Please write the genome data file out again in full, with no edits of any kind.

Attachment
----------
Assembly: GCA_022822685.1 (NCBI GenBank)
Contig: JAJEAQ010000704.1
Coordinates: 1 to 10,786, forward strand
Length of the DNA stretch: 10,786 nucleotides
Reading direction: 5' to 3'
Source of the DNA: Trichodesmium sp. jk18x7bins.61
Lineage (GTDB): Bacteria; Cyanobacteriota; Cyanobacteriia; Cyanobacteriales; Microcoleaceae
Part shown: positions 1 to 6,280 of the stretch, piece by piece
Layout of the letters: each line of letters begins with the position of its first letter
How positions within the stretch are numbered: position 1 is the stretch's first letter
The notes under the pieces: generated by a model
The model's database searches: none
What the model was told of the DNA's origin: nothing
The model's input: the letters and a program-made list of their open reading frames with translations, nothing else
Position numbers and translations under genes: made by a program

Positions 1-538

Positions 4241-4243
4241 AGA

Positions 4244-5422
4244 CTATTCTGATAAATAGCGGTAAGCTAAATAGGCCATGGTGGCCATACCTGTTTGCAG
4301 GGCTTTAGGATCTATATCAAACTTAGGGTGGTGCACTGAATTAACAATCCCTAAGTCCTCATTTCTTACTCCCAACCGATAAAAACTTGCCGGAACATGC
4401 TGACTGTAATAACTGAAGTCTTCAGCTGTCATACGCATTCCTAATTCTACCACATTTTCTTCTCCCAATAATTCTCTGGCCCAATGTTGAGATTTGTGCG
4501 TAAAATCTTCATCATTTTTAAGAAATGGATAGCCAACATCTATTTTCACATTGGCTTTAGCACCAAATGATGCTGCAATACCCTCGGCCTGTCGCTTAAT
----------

Assembly: GCA_022822685.1 (NCBI GenBank)
Contig: JAJEAQ010000704.1
Coordinates: 1 to 10,786, forward strand
Length of the DNA stretch: 10,786 nucleotides
Reading direction: 5' to 3'
Source of the DNA: Trichodesmium sp. jk18x7bins.61
Lineage (GTDB): Bacteria; Cyanobacteriota; Cyanobacteriia; Cyanobacteriales; Microcoleaceae
Part shown: positions 1 to 6,280 of the stretch, piece by piece
Layout of the letters: each line of letters begins with the position of its first letter
How positions within the stretch are numbered: position 1 is the stretch's first letter
The notes under the pieces: generated by a model
The model's database searches: none
What the model was told of the DNA's origin: nothing
The model's input: the letters and a program-made list of their open reading frames with translations, nothing else
Position numbers and translations under genes: made by a program

Positions 1-538

Positions 4241-4243
4241 AGA

Positions 4244-5422
4244 CTATTCTGATAAATAGCGGTAAGCTAAATAGGCCATGGTGGCCATACCTGTTTGCAG
4301 GGCTTTAGGATCTATATCAAACTTAGGGTGGTGCACTGAATTAACAATCCCTAAGTCCTCATTTCTTACTCCCAACCGATAAAAACTTGCCGGAACATGC
4401 TGACTGTAATAACTGAAGTCTTCAGCTGTCATACGCATTCCTAATTCTACCACATTTTCTTCTCCCAATAATTCTCTGGCCCAATGTTGAGATTTGTGCG
4501 TAAAATCTTCATCATTTTTAAGAAATGGATAGCCAACATCTATTTTCACATTGGCTTTAGCACCAAATGATGCTGCAATACCCTCGGCCTGTCGCTTAAT